...and except for the hair. Sheds 24/7/365. Vacuum one day and have
little tumbleweeds in the corners next day. We have a central vacuum and
the app. 25 gallon can gets filled to the top with hair every couple of
months. Enough to build another dog.
Apparently, that is not new. The Scots used to use the shed and brushed
fur from their collie dogs for jumpers. As I own a Collie I can attest
to fact that she sheds enough to make a three piece suit every year :)
A Scottish breakfast
2. Glass of Scotch
3. Collie Dog
The dog eats the porridge
I've got a golden retriever/yellow lab cross..... 13 year old yellow
puppy. As a 1 year old puppy, he ate every peice of vinyl he could
touch..... spa covers (3, not the styrofoam, just the vinyl cover, but
ALL of it), the fill spout on my waterbed matress.... whatever. Not
to mention my daugters' barbies, socks and panties. AND an entire
backyard of redwood bender board. I don't mean "chewed up", I mean
"ATE". And left the evidence behind for me to pick up later.
A white sheppard puppy can do some dammage with teeth too, they razor sharp
and curved, ours caught me right at the edge of my finger nail while I was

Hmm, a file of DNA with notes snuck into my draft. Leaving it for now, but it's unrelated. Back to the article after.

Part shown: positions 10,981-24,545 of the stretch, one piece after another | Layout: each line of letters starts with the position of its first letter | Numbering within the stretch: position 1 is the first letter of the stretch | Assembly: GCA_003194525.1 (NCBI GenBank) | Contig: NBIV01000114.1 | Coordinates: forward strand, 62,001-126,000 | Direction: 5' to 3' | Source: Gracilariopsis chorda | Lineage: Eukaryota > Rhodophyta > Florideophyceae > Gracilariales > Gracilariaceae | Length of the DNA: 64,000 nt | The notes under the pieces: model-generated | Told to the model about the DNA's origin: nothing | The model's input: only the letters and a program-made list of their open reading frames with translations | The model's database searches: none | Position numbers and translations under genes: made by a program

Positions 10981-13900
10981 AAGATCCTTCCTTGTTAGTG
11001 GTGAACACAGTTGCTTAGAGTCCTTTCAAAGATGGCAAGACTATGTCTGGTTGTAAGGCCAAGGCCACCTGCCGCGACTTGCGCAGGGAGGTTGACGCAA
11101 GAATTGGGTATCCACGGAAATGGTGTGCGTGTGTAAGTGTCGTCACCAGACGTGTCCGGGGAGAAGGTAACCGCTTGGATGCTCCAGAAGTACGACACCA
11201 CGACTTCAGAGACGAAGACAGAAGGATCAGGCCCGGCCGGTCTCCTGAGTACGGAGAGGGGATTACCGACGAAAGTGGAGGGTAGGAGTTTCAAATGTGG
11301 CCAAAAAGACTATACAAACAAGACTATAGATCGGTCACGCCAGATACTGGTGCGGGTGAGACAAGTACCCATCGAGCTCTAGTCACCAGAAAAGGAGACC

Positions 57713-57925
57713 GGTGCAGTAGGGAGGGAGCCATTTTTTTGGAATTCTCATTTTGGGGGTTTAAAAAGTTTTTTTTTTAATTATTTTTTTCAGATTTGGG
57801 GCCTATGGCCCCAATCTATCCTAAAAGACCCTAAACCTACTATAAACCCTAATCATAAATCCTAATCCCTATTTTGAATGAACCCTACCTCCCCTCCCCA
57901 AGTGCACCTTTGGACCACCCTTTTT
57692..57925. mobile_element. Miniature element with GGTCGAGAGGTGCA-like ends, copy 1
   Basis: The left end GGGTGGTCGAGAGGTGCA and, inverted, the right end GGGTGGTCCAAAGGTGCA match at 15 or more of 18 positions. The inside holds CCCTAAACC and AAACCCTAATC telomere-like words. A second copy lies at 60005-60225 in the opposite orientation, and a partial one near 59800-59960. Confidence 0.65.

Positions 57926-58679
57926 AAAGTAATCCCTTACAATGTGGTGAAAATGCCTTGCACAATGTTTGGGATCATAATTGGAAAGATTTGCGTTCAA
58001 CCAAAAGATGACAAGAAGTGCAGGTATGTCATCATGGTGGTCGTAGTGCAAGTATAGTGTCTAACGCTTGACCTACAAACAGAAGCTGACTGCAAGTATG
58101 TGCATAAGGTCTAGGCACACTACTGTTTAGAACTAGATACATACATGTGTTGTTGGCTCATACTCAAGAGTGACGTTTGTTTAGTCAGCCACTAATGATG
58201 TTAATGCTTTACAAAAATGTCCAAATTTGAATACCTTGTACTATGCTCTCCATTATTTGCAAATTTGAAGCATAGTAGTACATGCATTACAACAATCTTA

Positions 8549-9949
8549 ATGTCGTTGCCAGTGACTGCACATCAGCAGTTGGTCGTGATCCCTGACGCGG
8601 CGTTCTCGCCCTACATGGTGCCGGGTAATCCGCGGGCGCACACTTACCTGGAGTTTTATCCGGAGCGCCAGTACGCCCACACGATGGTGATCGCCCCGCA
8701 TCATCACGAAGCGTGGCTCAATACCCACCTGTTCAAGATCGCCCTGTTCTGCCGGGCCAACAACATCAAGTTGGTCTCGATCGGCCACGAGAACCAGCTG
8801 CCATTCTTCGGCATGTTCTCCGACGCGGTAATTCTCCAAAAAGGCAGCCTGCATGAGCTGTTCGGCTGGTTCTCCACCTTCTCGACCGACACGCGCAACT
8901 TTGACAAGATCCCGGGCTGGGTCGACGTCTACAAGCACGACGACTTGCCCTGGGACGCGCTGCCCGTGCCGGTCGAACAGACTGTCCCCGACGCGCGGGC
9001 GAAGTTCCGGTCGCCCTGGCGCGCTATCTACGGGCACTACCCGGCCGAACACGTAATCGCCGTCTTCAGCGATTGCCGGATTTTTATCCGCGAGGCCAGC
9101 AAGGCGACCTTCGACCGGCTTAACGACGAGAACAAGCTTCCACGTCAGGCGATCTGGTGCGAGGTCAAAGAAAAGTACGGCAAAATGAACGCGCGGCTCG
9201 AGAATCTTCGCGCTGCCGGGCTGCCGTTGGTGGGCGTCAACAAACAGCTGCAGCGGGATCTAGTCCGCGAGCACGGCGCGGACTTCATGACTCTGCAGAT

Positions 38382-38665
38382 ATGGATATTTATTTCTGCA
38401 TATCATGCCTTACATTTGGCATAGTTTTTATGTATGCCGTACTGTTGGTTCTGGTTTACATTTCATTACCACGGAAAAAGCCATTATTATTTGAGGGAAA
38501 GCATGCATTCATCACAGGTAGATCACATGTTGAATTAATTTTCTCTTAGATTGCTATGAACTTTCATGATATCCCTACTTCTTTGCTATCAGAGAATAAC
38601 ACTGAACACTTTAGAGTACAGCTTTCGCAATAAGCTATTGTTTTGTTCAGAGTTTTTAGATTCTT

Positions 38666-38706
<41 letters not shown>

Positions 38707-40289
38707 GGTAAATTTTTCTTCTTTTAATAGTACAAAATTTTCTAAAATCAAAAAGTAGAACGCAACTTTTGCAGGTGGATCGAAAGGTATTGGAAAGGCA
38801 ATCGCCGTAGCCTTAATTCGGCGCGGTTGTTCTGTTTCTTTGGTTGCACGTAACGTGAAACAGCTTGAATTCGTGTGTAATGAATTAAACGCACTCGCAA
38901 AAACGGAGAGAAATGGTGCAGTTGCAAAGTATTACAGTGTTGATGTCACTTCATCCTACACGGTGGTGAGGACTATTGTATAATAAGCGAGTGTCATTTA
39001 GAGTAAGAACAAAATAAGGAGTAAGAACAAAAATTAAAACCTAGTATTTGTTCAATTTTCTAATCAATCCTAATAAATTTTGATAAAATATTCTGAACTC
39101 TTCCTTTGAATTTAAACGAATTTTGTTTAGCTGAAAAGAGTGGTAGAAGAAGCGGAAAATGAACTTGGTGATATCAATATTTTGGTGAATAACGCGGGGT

feeding her something, it sank in and I jerked back, OUCH ripped out some
meat there with it also, hurt for a month.
To be honest, I have seen more accidents in my 20+ years of commercial
construction that were caused by careless "old timers" who were confident
that they were in complete control. I have corrected safety issues with the
younger guys on the site, but the seasoned vets believe they know more than
I do and continue on doing it however they want.
I believe both sides. But this reminds me. For what it's worth, when I was
becoming certified for scuba, the instructor pointed out that she was not
the slightest bit worried about the inexperienced divers such as us at the
time. It was always the experienced divers becoming overconfident, and